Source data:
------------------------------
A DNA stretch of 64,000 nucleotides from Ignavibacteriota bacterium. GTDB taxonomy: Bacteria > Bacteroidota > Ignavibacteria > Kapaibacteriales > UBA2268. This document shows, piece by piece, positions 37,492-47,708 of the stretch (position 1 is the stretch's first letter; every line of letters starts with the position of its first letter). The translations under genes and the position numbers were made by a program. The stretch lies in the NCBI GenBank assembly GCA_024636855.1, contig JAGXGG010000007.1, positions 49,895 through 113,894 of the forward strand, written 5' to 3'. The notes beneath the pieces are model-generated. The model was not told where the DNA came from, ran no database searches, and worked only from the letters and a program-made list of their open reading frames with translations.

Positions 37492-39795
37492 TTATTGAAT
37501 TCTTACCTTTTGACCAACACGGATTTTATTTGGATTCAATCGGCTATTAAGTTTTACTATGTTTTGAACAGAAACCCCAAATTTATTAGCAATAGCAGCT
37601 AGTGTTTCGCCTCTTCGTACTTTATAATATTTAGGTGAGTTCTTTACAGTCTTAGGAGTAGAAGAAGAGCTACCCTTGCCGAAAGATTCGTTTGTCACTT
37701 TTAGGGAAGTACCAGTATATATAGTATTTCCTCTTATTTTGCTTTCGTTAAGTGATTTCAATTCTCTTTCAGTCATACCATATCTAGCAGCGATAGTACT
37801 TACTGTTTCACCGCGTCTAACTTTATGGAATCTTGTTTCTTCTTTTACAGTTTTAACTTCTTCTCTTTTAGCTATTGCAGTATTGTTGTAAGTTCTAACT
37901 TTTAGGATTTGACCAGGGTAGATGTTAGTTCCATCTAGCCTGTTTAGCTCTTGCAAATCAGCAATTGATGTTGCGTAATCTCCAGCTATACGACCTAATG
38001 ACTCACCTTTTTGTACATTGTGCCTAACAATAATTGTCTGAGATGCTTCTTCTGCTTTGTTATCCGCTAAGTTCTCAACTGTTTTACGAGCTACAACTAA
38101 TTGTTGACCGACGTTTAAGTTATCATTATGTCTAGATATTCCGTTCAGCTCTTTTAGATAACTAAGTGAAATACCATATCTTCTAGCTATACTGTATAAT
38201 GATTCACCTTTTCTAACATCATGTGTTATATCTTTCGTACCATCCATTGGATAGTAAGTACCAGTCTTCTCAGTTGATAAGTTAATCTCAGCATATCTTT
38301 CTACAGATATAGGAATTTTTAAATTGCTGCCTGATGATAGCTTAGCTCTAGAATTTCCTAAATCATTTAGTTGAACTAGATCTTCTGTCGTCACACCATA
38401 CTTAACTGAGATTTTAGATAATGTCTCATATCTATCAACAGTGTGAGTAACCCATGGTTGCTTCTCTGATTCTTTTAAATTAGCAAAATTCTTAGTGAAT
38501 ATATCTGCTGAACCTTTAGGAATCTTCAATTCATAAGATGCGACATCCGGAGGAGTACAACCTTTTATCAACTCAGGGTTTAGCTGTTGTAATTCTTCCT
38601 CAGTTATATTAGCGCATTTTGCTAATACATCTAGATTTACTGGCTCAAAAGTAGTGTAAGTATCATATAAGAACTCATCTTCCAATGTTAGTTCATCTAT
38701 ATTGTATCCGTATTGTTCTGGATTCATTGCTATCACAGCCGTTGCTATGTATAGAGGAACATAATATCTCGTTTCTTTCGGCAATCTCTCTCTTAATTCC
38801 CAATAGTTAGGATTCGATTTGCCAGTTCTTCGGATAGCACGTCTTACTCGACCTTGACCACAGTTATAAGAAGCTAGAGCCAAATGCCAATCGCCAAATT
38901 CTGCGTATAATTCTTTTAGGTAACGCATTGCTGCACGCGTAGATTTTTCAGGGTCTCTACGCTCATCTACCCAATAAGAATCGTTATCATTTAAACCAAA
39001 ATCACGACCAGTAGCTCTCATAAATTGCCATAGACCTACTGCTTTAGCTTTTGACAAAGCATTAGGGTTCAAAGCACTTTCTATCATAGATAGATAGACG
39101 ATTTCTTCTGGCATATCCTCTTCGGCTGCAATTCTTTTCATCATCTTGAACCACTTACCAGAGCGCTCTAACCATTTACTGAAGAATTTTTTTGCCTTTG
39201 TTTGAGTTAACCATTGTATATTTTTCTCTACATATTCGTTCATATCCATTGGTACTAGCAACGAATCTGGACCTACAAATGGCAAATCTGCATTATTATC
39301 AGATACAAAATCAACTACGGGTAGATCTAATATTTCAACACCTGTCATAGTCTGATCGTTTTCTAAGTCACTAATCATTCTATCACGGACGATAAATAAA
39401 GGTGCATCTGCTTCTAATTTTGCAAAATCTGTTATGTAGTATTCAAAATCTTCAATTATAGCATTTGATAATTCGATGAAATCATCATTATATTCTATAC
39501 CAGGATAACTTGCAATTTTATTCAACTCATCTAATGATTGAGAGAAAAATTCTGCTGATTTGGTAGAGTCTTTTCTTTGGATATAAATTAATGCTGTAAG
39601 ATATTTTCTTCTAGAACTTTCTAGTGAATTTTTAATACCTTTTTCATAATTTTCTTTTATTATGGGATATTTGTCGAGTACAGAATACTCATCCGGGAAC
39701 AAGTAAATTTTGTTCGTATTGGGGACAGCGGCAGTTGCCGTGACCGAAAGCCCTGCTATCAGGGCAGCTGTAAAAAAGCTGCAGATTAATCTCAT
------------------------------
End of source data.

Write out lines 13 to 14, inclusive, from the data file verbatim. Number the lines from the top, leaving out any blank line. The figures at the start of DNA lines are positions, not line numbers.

38401 CTTAACTGAGATTTTAGATAATGTCTCATATCTATCAACAGTGTGAGTAACCCATGGTTGCTTCTCTGATTCTTTTAAATTAGCAAAATTCTTAGTGAAT
38501 ATATCTGCTGAACCTTTAGGAATCTTCAATTCATAAGATGCGACATCCGGAGGAGTACAACCTTTTATCAACTCAGGGTTTAGCTGTTGTAATTCTTCCT